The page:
Going out with a bang: Bailey’s final Burberry show

Burberry’s A/W 2018 London Fashion Week show featured a myriad of colour and print on the runway. From graffiti printed fleece hoodies, to rainbow puffer jackets and of course the classic Burberry check, the collection is bursting with fun statement pieces.

Christopher Bailey, the President and Chief Creative Officer at Burberry since 2001, made this show all about capturing a moment in time. It was Bailey’s last show as President at the fashion house, before he officially steps down on 31st March after 17 years with the title. His final show encapsulated a reflection of this passage of time. There were pieces which nodded to the past as well as ones which stood for the ‘now’, including the reinvention of the classic check to leave ‘The Rainbow Legacy’.

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The @burberry finale 📸 taken by @rachcrowther

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The designer seems to have taken a lot of inspiration from the eighties, nineties and noughties, with silk scarf printed boiler suits and sporty shell suit jackets. The models also sported chunky high-top trainers, Harrington jackets and caps. And of course, the item that has already received a lot of attention is the full length faux fur cape in all of its vivid rainbow striped glory, modelled by Cara Delevingne in the finale.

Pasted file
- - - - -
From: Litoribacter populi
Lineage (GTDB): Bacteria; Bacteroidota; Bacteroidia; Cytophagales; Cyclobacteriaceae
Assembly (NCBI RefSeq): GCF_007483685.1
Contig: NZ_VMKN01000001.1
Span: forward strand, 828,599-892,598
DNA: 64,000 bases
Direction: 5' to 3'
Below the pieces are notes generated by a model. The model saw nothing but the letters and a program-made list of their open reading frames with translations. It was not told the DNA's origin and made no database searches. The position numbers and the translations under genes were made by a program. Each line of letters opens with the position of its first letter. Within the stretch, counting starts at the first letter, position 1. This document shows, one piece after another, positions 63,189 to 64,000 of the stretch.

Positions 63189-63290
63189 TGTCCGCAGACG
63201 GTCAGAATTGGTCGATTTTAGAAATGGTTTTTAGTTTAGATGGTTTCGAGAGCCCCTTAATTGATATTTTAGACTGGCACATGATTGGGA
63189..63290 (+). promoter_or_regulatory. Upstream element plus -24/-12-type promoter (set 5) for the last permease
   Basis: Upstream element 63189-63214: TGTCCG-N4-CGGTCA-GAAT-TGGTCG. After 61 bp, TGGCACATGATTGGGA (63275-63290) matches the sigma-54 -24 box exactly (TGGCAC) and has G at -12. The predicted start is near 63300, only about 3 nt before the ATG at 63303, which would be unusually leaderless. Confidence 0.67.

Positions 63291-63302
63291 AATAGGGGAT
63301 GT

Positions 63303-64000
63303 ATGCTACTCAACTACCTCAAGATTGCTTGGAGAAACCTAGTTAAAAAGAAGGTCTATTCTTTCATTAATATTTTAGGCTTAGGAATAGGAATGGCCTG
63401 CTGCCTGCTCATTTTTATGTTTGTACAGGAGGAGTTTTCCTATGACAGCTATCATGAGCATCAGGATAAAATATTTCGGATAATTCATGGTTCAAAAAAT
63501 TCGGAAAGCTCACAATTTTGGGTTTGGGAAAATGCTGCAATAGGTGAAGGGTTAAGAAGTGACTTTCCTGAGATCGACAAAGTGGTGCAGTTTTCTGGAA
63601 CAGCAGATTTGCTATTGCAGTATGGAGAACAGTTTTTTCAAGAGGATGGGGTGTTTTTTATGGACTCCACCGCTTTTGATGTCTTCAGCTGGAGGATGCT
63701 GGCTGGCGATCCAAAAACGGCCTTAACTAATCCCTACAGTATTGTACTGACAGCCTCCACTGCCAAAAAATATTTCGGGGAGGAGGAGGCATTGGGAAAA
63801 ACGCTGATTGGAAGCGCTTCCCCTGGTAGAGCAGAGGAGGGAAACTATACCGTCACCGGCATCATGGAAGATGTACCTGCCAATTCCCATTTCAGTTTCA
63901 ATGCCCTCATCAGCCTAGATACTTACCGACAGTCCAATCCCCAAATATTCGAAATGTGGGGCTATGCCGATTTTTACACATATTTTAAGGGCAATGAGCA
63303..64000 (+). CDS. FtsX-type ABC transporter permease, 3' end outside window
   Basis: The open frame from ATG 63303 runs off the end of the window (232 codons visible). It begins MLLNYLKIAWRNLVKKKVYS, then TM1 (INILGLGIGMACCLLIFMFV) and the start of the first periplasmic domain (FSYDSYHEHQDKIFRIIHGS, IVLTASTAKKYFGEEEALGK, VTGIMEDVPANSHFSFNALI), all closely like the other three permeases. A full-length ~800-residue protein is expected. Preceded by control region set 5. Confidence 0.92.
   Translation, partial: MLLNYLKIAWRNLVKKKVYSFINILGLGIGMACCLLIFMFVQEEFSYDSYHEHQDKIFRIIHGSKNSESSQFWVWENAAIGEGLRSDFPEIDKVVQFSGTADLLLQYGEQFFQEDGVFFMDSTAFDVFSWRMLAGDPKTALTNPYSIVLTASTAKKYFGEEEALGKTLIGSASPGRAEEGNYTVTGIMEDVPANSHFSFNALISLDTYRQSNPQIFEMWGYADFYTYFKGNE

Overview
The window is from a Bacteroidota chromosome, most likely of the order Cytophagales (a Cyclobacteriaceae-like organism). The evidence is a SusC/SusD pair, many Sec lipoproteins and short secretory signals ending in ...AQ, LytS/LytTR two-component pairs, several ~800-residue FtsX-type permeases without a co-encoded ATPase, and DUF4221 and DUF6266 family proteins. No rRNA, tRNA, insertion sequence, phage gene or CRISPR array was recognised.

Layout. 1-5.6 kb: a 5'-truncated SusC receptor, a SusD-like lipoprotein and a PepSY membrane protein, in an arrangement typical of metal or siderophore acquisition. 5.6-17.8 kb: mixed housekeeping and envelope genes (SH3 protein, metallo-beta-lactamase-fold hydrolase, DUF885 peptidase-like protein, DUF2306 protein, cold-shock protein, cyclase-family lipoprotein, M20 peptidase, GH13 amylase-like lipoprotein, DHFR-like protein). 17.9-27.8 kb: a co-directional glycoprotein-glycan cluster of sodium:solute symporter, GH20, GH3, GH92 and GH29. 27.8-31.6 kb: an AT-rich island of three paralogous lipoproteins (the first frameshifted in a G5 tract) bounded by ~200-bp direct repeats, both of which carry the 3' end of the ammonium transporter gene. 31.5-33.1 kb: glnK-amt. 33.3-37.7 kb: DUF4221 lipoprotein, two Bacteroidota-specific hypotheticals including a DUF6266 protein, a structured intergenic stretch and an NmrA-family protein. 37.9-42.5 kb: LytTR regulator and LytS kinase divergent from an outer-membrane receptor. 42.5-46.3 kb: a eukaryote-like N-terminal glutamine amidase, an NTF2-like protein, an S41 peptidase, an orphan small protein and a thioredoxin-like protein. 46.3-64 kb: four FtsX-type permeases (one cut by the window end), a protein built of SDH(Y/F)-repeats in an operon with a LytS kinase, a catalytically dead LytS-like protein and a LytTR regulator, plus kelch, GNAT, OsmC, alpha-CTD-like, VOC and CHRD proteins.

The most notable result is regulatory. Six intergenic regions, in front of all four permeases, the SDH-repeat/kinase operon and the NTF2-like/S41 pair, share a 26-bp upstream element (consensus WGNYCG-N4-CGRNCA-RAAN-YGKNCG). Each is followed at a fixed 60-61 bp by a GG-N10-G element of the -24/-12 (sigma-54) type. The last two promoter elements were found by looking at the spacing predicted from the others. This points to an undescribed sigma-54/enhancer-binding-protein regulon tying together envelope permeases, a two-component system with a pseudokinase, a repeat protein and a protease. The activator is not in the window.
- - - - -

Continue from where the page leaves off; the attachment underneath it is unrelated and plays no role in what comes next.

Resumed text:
The use of colour and the integration of the rainbow into the classic Burberry check is all a part of the legacy Bailey is leaving behind for the brand. The print is symbolic of diversity and creativity, and ultimately of the show’s support for three LGBTQ+ charities. The fashion house are supporting the Albert Kennedy Trust, the Trevor Project and ILGA, charities which offer support to LGBTQ+ youths as well as helping to empower and mobilise LGBTI groups worldwide. The Albert Kennedy Trust works particularly with LGBT young people who are homeless or in vulnerable conditions, and was set up in Manchester in 1989.

The show came in perfect time for LGBT History Month. Throughout February 2018, the aims for History Month are promoting equality and diversity of LGBT communities in the public eye. The month draws attention to lesbian, gay, bisexual and transgender people and their histories, particularly by reaching out through school curriculums. The support Burberry has shown for LGBTQ+ charities is especially prevalent in History Month, and it is important that other fashion houses follow suit to work towards equality in the public eye.

Harriet Timmins

Image: Vogue instagram – @voguemagazine